Innovators Coin Program: Issue Quarters, Not Dollars
But that overlooked the fact that because those coins cost about 30 cents to make, a seigniorage profit of 70 cents accrues for each coin, which means ending their production resulted in a net loss of $300 million per year, that could go toward reducing the Federal debt.
But years after this had already been done, members of congress continued to propose legislation to end wasteful spending on dollar coins no one seems to want (which they won’t as long as paper dollars continue to be made), even though they last so much longer, which saves money.
Anyone who is familiar with the state of modern coin collecting in our country knows that after the 50 state quarter program, which was followed by the national parks quarter program, and the Presidential dollar coin program begun in 2007 that ended with this year’s Reagan coin, collectors are weary of long-running series, though if done right, they could still work.
So along comes legislation introduced on September 14 by Rep. Jim Himes (D- Conn.), the American Innovation $1 Coin Act (H.R. 6025), which proposes a 14-year program with 4 coins per year starting in 2017 of coins that honor innovators and pioneers from each state.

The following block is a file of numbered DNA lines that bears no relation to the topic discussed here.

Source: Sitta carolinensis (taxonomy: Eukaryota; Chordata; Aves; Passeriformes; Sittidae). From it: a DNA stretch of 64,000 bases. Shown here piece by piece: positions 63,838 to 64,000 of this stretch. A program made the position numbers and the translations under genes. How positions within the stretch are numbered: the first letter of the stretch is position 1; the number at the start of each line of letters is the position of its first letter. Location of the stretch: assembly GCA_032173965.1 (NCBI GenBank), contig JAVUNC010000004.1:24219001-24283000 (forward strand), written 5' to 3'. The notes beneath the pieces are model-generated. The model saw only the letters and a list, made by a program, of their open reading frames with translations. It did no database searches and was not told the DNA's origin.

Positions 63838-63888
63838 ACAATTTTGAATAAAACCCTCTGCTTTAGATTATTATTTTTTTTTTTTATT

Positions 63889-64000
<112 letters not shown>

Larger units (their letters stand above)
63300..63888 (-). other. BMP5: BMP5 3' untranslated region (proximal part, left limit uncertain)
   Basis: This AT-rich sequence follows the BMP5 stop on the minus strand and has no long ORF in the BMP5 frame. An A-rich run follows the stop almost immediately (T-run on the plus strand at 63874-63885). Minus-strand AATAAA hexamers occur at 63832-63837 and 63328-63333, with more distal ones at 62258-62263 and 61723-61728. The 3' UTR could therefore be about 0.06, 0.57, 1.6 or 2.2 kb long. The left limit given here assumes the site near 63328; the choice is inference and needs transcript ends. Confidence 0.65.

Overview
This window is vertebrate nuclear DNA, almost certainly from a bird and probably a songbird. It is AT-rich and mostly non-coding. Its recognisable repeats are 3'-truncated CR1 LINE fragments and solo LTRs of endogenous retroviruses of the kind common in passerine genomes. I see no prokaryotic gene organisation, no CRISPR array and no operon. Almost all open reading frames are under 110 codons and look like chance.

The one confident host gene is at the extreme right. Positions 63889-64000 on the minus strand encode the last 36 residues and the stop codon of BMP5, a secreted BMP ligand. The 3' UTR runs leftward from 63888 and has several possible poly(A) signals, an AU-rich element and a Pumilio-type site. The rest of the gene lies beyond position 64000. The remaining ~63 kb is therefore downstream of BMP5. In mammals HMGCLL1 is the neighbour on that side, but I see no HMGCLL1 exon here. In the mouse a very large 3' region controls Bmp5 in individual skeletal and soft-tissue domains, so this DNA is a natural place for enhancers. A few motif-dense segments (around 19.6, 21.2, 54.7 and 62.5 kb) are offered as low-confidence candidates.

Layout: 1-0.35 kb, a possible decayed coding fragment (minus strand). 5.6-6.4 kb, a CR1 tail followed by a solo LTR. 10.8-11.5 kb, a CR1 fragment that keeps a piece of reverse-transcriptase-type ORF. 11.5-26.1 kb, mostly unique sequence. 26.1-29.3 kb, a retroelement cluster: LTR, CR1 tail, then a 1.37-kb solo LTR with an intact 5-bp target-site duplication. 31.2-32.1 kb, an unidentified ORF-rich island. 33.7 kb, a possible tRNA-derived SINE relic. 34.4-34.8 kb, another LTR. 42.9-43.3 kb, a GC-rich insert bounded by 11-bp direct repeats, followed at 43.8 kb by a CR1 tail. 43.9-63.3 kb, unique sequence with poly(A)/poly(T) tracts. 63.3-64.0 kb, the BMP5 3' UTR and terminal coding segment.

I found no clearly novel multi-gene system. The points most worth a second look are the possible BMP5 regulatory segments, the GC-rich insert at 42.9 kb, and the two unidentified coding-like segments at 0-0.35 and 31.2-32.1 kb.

To be clear, the coins proposed in this legislation would not be for circulation. They would be numismatic issues, made for collectors and sold at a premium.
With the end of the presidential program, it is perhaps inevitable that legislators would seek to create another such program, and there is certainly nothing wrong in principle with the theme.
But I do not have the sense that collectors are at the moment interested in another series of $1 coins not made for circulation.
Also, the legislation would not impact the Native American $1 coin program, which would continue.
I think the Native American issues are sufficient for dollar collector coins, and their designs are widely admired. To me it would be better to start thinking about the quarter dollar program, which will be ending in a couple years.
In fact, the proposed innovation coin series would be better suited to a quarter program, and its plan to issue coins honoring innovators from each state would parallel the state focus of the current and previous quarter programs.
Plus, this kind of program works best as a circulating one that has the potential to bring in new collectors the way the state quarters did, and it is great for kids too.
But that said, it is critical that coins be widely distributed by Federal Reserve banks. This has been a problem with the America the Beautiful coins, which are hard to collect from change.
The quarters worked and were a boon to numismatics because they really did circulate widely.